And then there's tax... Business sales are taxable items. There are various concessions that can reduce the taxable amount (and potentially to nil), and the settlement structure and contract can have an impact on that - so ensure you get the right advice to start with.
If you are looking to sell your business, contact us for help.
The decision to purchase a business is a major one and shouldn't be taken lightly. Chances are the aim of your purchase is to provide you with the income stream you desire for the next decade or more - so it's important that you get it right.
Firstly you need to fully understand why you are buying a business? Is it purely financially motivated? Is it a lifestyle choice (i.e. buying a surfing store on the coast)? Is it to ensure your children have a business to grow into?
Understanding the why will help you work out what factors are important to you. If it's a lifestyle choice then you may not be overly concerned about maximising profits and instead want to ensure the business can be sustained by the hours you want, or that there is a suitable manager already in place.
When looking at a business to purchase you should perform a SWOT analysis to help you understand the situation better so you make a more informed decision:
- Strengths. What does the business do well? Can we maintain that?
- Weaknesses. What does the business do poorly? How easy is it to fix those?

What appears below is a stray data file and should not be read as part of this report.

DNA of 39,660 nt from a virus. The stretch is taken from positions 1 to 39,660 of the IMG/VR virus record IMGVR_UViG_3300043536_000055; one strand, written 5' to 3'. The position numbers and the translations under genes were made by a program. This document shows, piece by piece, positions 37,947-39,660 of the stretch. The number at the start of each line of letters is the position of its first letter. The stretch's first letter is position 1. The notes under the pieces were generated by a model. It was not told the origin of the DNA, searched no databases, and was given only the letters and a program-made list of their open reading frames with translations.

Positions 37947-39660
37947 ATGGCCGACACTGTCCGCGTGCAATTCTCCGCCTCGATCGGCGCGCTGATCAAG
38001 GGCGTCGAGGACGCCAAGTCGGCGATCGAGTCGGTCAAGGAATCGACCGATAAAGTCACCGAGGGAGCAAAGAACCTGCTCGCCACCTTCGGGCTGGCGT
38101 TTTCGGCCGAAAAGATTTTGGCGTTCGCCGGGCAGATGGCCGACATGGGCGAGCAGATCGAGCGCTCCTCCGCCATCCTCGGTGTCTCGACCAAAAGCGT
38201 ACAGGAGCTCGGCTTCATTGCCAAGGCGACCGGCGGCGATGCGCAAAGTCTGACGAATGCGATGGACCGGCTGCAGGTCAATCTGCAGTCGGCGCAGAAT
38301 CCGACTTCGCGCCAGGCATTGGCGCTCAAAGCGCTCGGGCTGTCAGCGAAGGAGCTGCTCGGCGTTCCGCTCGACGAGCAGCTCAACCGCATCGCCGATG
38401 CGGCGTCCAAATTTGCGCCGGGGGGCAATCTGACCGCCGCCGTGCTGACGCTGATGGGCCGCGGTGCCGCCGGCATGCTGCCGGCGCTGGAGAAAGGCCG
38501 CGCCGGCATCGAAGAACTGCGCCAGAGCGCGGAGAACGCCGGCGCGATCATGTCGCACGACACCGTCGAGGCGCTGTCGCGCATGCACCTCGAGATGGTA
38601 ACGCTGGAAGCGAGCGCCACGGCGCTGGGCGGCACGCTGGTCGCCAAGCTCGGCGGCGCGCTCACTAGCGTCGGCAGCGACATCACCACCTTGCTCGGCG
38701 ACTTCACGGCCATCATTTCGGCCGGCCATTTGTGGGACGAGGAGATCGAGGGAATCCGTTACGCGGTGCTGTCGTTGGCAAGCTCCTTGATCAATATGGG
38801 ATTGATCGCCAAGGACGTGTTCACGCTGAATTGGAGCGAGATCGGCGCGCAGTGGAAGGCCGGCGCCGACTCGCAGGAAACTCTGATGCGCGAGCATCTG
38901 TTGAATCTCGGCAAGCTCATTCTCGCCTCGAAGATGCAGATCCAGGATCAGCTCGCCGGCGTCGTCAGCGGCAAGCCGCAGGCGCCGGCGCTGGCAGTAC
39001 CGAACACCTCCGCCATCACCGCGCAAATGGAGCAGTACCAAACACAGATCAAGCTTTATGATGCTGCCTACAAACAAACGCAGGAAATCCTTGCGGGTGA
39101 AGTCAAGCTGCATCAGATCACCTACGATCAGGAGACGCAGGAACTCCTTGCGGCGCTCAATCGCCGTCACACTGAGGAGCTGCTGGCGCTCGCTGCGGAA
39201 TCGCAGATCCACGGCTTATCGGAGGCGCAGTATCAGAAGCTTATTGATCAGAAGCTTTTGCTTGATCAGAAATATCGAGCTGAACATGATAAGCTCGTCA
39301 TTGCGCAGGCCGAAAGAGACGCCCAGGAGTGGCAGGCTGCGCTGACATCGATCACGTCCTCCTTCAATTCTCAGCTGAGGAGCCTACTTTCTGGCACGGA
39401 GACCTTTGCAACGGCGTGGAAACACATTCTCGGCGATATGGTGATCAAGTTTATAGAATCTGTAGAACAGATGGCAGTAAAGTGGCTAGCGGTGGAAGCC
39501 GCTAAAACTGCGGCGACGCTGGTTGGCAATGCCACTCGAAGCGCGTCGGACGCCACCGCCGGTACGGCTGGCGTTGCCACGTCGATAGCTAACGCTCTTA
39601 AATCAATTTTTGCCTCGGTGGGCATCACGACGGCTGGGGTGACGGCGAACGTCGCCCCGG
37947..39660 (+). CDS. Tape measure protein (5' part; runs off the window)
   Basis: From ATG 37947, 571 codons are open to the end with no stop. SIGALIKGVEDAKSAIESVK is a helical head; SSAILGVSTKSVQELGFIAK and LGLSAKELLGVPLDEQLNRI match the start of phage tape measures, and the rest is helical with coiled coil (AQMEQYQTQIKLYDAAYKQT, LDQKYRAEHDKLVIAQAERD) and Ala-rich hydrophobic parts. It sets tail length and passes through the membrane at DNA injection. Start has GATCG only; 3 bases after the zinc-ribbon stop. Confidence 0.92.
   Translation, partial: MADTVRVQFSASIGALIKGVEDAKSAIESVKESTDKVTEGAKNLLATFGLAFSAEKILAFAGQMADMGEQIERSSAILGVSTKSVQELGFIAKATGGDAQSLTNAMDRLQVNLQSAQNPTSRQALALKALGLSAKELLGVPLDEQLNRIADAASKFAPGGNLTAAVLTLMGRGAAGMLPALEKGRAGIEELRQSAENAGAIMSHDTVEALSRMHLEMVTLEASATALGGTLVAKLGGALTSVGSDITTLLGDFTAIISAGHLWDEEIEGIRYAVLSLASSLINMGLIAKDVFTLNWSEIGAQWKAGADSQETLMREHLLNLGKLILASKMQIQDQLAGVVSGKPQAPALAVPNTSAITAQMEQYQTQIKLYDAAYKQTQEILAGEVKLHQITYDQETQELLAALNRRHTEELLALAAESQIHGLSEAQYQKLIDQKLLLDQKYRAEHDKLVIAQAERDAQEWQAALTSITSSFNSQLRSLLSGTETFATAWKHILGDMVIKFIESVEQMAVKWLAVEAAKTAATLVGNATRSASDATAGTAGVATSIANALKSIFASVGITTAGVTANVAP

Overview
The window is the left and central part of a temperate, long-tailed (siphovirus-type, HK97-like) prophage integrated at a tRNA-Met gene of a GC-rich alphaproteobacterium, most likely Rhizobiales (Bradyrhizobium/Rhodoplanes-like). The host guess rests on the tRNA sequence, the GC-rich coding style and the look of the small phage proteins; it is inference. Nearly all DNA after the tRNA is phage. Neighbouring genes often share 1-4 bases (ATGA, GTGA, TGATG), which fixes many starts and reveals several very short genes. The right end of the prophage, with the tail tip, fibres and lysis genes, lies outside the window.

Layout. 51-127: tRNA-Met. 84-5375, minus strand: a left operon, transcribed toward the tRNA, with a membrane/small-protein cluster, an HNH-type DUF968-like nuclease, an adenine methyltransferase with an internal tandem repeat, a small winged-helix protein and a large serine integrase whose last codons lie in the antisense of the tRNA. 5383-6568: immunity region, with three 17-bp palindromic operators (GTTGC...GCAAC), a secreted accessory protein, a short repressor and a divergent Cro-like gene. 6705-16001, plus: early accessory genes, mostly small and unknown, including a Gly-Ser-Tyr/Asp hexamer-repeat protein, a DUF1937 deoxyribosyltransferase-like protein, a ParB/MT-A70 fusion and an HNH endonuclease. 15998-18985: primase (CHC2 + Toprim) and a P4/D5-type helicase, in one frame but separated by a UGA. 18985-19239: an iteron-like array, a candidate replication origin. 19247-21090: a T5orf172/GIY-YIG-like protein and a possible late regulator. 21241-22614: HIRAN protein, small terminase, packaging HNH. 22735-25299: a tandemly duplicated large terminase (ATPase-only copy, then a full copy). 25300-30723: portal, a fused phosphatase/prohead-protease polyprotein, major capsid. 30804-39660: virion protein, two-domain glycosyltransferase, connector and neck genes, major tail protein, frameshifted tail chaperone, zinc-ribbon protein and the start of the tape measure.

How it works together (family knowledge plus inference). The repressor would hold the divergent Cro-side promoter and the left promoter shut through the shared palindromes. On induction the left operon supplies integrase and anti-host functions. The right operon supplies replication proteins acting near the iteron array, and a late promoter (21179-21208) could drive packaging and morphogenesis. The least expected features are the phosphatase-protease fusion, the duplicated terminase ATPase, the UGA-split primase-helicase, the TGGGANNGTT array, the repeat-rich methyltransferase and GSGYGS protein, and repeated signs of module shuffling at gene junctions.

- Opportunities. Is there a shortage of the product or service in the market that can be exploited?
- Threats. What competition does the business face? Are there any environmental regulations, Government planning concerns etc?
You also need to perform your due diligence. The purpose is to verify that what the seller is telling you (i.e. are the sales figures accurate, are tax obligations up to date, do debtors pay quickly) and to verify that the business is a viable operation.
Ensure you know what obligations you have regarding staff. Generally annual, sick, and long service leave will carry through with the business, so ensure the purchase price reflects those liabilities that you incur.
Assets that are unencumbered (free from loans or other security) is a must on transfer of a business. If another party has security on them based on loans that you don't hold - your newly acquired assets are at great risk.
The price is vital. Don't pay a price you can't justify based on the evidence in front of you and don't pay for "potential" - if it's your hard work that will realise this potential, you should be the one to benefit from it, not the seller. If you are borrowing to purchase, ensure you can service the loan without dipping into other savings.
And finally the structure. The structure that suits you will depend on factors such as:
- Tax minimisation;
- Asset protection - ensure your other personal assets protected from issues within the business;
- Estate planning - if something happens to you, you need to ensure the business can pass to the people you intend; and
- Succession planning - make sure the structure is one that can be easily changed in whole or part to add partners later on.
Just because your neighbor has a company, doesn't mean it will be best for you. Get expert advice from people who have the experience and training in these areas - simply contact us.